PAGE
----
Pet Pointers: Guinea pigs
They’re not pigs and they’re not from New Guinea, but they are full of personality and very cute. Lisa Chelenza has more about the gregarious guinea pig in this edition of Pet Pointers.
To view our videos, you need to
install Adobe Flash 9 or above. Install now.
Then come back here and refresh the page.
Guinea pigs can make great pets for gentle children and adults who understand how to handle them. These adorable little guys commonly weigh around two to three pounds, live five to seven years and come in a variety of coat types and colors.
Jen Johnson has loved guinea pigs since she was a child and now rescues them, finding homes for those that have been given up for various reasons.
“Well, it's the same reason people giving up on a cat or a dog. There is allergy, there is moving, there are economic and financial reasons. Most of the time, the kids just lose interest. Sometimes it will bite somebody and then they will decide to give it up. And I even had one bring one back because they didn't realize they'd poop so much,” said Jen Johnson, guinea pig rescuer.
Guinea pig lovers will tell you these docile South American natives are full of personality and will squeak loudly with delight when they see their favorite people and beg to be touched or fed.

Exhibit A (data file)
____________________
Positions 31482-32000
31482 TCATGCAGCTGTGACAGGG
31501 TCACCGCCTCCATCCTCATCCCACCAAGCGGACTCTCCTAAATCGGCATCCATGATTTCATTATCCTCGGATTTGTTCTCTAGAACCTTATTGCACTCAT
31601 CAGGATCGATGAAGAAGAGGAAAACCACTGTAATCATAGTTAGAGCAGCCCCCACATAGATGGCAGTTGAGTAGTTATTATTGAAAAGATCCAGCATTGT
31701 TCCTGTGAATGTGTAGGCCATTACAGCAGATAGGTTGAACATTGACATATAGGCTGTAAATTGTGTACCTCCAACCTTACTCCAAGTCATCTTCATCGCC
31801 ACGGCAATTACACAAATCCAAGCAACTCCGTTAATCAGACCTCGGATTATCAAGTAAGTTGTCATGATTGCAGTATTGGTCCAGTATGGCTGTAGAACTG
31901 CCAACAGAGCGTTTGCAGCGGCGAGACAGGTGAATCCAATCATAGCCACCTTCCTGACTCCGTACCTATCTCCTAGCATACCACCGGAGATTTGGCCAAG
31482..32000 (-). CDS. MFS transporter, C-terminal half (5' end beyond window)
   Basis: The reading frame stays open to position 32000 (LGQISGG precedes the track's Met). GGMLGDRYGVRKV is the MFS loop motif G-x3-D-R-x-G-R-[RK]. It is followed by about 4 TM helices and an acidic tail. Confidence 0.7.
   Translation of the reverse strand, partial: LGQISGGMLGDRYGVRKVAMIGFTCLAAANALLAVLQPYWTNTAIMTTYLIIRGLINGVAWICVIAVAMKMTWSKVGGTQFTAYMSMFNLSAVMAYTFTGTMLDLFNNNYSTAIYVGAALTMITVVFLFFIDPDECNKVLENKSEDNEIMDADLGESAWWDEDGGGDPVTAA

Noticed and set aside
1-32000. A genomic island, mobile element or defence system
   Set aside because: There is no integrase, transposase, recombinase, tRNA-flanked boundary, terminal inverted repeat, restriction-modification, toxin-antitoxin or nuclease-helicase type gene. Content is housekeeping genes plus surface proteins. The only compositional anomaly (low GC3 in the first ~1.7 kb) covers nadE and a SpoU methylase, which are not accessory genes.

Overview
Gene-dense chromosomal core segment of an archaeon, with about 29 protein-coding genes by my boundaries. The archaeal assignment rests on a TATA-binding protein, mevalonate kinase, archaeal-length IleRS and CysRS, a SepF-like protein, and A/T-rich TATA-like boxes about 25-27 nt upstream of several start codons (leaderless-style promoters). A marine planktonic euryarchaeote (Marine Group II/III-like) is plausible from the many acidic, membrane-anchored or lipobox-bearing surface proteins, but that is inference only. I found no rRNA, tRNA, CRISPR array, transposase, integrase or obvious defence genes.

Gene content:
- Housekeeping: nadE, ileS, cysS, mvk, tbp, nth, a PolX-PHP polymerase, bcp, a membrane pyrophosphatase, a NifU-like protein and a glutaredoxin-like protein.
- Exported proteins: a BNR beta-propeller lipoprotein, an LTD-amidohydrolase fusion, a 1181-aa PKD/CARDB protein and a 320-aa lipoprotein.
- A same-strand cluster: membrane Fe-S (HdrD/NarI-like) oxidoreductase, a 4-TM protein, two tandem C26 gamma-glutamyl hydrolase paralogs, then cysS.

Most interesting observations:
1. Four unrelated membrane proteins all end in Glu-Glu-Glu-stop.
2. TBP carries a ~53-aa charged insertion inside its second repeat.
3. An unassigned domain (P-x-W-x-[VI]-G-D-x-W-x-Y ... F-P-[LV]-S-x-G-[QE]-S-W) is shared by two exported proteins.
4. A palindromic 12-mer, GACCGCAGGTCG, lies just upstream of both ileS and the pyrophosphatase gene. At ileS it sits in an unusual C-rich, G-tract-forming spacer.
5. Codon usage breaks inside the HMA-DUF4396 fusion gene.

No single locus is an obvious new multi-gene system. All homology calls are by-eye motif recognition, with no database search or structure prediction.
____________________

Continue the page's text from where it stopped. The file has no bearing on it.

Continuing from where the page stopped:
Guinea pigs are social animals and prefer to live in small groups, two or three females together is a good option for a happy environment. However, brothers from the same litter can coexist, especially if they are neutered.
Guinea pigs need a solid-bottom cage, with proper bedding of hardwood shaving or grass hay, good ventilation, and a cave to hide and sleep in like a box or igloo. ((ALERT: Do not use cedar or pine chips, as the oils they contain can be dangerous to your pets.)
Guinea pigs also enjoy supervised play time outside their enclosure. But they will chew on anything and can hide in tiny spaces, so you have to watch them closely.
Check out www.petfinder.com for guinea pigs in need of loving homes.